If you’ve ever had the great pleasure of meeting Richard Millman, you may have experienced this contrasting impression: On the one hand, he is the quintessential British gentleman, burnished at a fine preparatory school, possessed of a rhetorical style that is a lovely blend of understatement, finely crafted periods, apt word choice, all sutured together with immaculate articulation. It may even scan in a lilting pentameter. Then, you are struck by an expression and gait that hints at the early, self-described awkward kid. Have you just met Winston Churchill or Peter Sellars? Then, of course, you see him play squash, or have just played him, and matters clarify themselves: You’re in the presence of a master, maybe even genius. Well, I was fortunate to spend some time with Richard as he reflected on some of his memorable victories, and here are some of the valuable gems that emerged.
Joining: Picture this: you are 18 years old. You are playing for a national championship for your county team (Norfolk). It is 2-all in a five-man match, and you are the last person out, and you are 2-0 down. But there’s more. You have never had a particularly good relationship with your coach, the same coach from high school whose belittling treatment of you has become routine, and he has threatened you with your life after games one and two should you lose. Now add this: you are the captain of the team, and you are staring down the barrel of disappointing your team. Finally, you are playing the national powerhouse team, and you are playing a player who is more highly ranked than you and whom you’ve never beaten, not to mention that no Norfolk county team had ever won a national championship. It is a true David and Goliath situation, only Goliath already has a considerable lead. This was precisely Richard’s situation. As it happened, some of his teammates—all having been teammates on their high school team (Gresham’s School) as well—sidle up to him in his corner after their coach’s furious departure, and say a version of: “We believe in you. We’ve done this together for many years now. Can you please pull it out?” Hearing this, and aided by hand-in/hand-out scoring, Richard digs in, doesn’t make an error, and pulls out the match in five, saying 43 years later: “It was their adulation, their appreciation that I’ve never forgotten. Sure, it was nice to win a national championship, but playing for the team was what really did it for me.” It is always a powerful combination when performance goals mesh with those of human development. When this match took place, Richard was developing what Harvard psychologist Robert Kegan calls “the institutional self.” That is, the self that is more interested in affiliation and membership rather than the inward-facing work of self-formation.* This story is such a vivid depiction of this developmental hurdle, as we see Richard turning his back on his coach, the punitive and overbearing father figure, and toward the opened arms of his team.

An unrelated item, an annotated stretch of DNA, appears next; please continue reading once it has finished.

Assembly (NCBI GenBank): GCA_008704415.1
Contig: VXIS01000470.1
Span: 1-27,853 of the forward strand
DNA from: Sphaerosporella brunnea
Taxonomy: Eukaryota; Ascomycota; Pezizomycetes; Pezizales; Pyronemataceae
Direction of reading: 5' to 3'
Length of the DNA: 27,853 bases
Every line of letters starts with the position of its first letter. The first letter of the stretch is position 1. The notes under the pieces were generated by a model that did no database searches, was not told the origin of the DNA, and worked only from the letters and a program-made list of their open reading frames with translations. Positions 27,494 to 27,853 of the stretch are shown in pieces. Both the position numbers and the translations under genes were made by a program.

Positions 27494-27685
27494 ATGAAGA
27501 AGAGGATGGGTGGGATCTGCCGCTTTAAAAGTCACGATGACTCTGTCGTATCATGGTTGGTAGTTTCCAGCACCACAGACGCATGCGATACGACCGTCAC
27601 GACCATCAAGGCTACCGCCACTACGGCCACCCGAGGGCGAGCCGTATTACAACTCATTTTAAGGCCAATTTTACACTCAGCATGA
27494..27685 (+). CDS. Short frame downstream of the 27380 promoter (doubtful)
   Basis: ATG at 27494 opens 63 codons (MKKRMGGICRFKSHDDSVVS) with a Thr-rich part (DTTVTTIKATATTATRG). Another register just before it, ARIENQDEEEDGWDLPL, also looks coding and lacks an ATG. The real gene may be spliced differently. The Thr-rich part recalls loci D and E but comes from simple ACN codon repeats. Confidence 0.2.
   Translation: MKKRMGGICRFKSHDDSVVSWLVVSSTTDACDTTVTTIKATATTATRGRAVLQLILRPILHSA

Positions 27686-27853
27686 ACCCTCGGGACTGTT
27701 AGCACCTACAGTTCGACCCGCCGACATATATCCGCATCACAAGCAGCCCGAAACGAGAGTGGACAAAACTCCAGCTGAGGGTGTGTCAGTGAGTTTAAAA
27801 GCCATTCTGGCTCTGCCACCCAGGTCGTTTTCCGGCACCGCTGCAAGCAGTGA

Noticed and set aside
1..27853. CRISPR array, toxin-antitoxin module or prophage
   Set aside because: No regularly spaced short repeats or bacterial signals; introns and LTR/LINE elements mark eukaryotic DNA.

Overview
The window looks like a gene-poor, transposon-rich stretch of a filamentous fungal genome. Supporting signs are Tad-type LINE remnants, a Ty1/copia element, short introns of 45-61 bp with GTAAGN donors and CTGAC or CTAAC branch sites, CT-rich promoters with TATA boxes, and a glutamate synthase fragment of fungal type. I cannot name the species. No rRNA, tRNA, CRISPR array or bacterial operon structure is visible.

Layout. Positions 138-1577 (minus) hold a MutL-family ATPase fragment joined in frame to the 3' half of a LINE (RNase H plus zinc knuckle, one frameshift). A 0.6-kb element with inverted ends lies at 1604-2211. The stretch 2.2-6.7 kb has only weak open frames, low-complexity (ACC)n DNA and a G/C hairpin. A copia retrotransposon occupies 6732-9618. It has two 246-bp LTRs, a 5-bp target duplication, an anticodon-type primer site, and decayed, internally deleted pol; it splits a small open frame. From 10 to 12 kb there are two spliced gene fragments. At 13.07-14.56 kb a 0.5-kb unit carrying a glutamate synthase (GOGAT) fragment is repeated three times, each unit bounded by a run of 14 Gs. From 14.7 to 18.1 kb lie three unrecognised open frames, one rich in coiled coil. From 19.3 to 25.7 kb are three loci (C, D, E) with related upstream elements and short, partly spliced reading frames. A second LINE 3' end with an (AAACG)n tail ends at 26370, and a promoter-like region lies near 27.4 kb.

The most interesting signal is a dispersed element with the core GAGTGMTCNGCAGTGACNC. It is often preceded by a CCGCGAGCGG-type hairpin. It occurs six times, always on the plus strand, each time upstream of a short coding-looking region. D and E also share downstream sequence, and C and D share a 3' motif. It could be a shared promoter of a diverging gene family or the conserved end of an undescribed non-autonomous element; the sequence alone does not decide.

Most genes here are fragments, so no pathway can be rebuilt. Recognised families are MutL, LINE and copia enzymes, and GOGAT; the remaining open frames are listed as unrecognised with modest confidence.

Irreverence. Anyone who played in the US Masters Championships held in conjunction with the S.L. Greene National Championships in the 90s and aughts knows that the main event was rarely the S.L. Greene final, but rather a Richard Millman-Dominic Hughes final in their age bracket. Their squash is everything that North American hardball wasn’t: soft, underpowered rails, feathery boasts, wily deception, cathedral-high lobs offset by drops dying into oblivion, all played with balletic movement and impeccable sportsmanship. It is a splendid thrust and parry, separated only by Dominic’s penchant to take the ball a tad earlier and Richard’s preference for holding and deceiving. While Richard will be the first to tell you that Dominic has claimed the lion’s share of their encounters, he recalls one of the matches that went his way, in which he used irreverence to motivate himself. The match took place at the US Nationals in 1999 held at Trinity College in Hartford, CT. Down 2-1, Richard realized that he was (again) losing to Dominic’s volley, and he remembered that if there’s a flaw there, it’s that Dominic doesn’t like to play longer rallies. Then and there, Richard said to himself, “I am going to hit backhand rails so slow that my grandmother could get out of her grave and come and get them.(!)” Point after point, molasses rail after molasses rail, and two games later, Richard is extending that hand and that sly grin. A lot of coaches and parents use intensity of voice and volume to try to deliver their message during the game breaks. But, too often, it lands as yelling. Instead, irreverence, that mixture of hyperbole and the unsayable rings the bell perfectly, and enflames the heart and limbs. It takes practice, but like all good skills, it’s well worth acquiring to motivate your player or yourself.
Iconoclasm. One of the elements behind Richard’s success is that his teachings go against so many of the game’s conventions. He speaks of weight transfer out of the shot rather than into it when hitting, of making use of the entire racket face based on what shot you’re hitting, indeed, of where on your finger pads you should feel the airless, moribund drop. For him, the court is not a box, but a kaleidoscope. Players and coaches like this do not come around often. He is a Bjorn Borg, a Pablo Picasso, an Igor Stravinsky. But, iconoclasts don’t break the rules just to smash idols, which anyone can do. Rather, they see things differently and stand firm in the truth of their vision. And when you stand firm in your own truth, good things will happen on and off court. People have remarked that when you are coached by Richard it’s not a lesson. It’s an encounter. It’s an experience. And now look at this transformation: we’ve moved from Peter Sellars to Jimi Hendrix. Have you ever been experienced?
*Kegan, R. 1982. The Evolving Self. Harvard University Press.